„It is no accident that the photographer becomes a photographer any more than the lion tamer becomes a lion tamer.“

Dorothea Lange photo
Dorothea Lange
1895 - 1965
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Nicole Krauss photo
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Varadaraja V. Raman photo
Borís Pasternak photo

„I think that if the beast who sleeps in man could be held down by threats — any kind of threat, whether of jail or of retribution after death — then the highest emblem of humanity would be the lion tamer in the circus with his whip, not the prophet who sacrificed himself.“

— Borís Pasternak Russian writer 1890 - 1960
Context: I think that if the beast who sleeps in man could be held down by threats — any kind of threat, whether of jail or of retribution after death — then the highest emblem of humanity would be the lion tamer in the circus with his whip, not the prophet who sacrificed himself. But don’t you see, this is just the point — what has for centuries raised man above the beast is not the cudgel but an inward music: the irresistible power of unarmed truth, the powerful attraction of its example. It has always been assumed that the most important things in the Gospels are the ethical maxims and commandments. But for me the most important thing is that Christ speaks in parables taken from life, that He explains the truth in terms of everyday reality. The idea that underlies this is that communion between mortals is immortal, and that the whole of life is symbolic because it is meaningful. Book One, Ch. 2 : A Girl from a Different World, § 10, as translated by Max Hayward and Manya Harari (1958) Variant translations: I think that if the beast dormant in man could be stopped by the threat of, whatever, the lockup or requital beyond the grave, the highest emblem of mankind would be a lion tamer with his whip, and not the preacher who sacrifices himself. But the point is precisely this, that for centuries man has been raised above the animals and borne aloft not by the rod, but by music: the irresistibility of the unarmed truth, the attraction of its example. It has been considered up to now that the most important thing in the Gospels is the moral pronouncements and rules, but for me the main thing is that Christ speaks in parables from daily life, clarifying the truth with the light of everyday things. At the basis of this lies the thought that communion among mortals is immortal and that life is symbolic because it is meaningful. Book One, Part 2 : A Girl from a Different World, § 10, as translated by Richard Pevear and Larissa Volokhonsky (2010) I think that if the beast who sleeps in man could be held down by threats of any kind, whether of jail or retribution, then the highest emblem of humanity would be the lion tamer, not the prophet who sacrificed himself.... What for centuries raised man above the beast is not the cudgel but the irresistible power of unarmed truth. Paraphrase of the 1958 translation, as quoted in The New York Times (1 January 1978)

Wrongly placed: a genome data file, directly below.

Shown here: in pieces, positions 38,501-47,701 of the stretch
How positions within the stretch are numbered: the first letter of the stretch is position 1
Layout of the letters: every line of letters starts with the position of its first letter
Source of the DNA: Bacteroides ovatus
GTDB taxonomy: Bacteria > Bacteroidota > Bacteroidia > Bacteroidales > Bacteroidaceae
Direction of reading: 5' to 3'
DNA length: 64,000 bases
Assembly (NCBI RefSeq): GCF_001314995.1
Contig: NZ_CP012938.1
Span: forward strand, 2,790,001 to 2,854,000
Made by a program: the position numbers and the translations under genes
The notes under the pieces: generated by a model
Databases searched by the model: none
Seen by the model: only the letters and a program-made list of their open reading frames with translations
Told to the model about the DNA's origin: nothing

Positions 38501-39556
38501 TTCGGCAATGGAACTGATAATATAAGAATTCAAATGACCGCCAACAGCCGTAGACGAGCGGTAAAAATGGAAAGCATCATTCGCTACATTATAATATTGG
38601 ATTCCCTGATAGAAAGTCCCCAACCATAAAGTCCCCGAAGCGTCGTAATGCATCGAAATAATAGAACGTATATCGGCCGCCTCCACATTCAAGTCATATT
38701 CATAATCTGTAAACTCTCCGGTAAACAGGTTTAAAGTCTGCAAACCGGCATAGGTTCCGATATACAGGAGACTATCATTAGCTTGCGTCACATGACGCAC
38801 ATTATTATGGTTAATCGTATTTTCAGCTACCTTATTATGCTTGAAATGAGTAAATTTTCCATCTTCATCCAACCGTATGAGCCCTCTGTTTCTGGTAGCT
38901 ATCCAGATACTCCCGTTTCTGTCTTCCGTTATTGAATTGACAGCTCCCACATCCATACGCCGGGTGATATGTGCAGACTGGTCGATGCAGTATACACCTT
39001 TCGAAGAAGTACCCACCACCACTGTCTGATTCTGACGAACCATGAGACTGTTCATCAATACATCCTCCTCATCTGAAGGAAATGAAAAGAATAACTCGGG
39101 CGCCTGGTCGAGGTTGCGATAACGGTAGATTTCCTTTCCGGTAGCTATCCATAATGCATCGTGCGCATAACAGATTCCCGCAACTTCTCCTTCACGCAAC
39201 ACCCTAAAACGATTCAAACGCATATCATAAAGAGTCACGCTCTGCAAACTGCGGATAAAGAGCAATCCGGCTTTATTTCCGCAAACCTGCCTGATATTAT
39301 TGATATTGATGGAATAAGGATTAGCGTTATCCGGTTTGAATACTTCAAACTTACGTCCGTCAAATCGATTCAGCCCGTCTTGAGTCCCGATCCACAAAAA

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Frederick Russell Burnham photo

„I am more afraid of an army of a hundred sheep led by a lion than an army of a hundred lions led by a sheep.“

— Frederick Russell Burnham father of scouting; military scout; soldier of fortune; oil man; writer; rancher 1861 - 1947
Taking Chances (1944)

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Ansel Adams photo

„When words become unclear, I shall focus with photographs. When images become inadequate, I shall be content with silence.“

— Ansel Adams American photographer and environmentalist 1902 - 1984
Attributed to Adams in: AB bookman's weekly: for the specialist book world. (1985) Vol 76, Nr. 19-27; p. 3326

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Napoleon I of France photo

„An army of sheep, led by a lion, is better than an army of lions, led by a sheep.“

— Napoleon I of France French general, First Consul and later Emperor of the French 1769 - 1821
Attributed to Napoleon in Napoleon (1941) by Yevgeny Tarle, this is a variant of an ancient proverb often attributed to many military and political figures, including Alexander the Great, and the even earlier figure Chabrias (Χαβρίας).

Alexander the Great photo

„An army of sheep led by a lion is better than an army of lions led by a sheep.“

— Alexander the Great King of Macedon -356 - -323 a.C.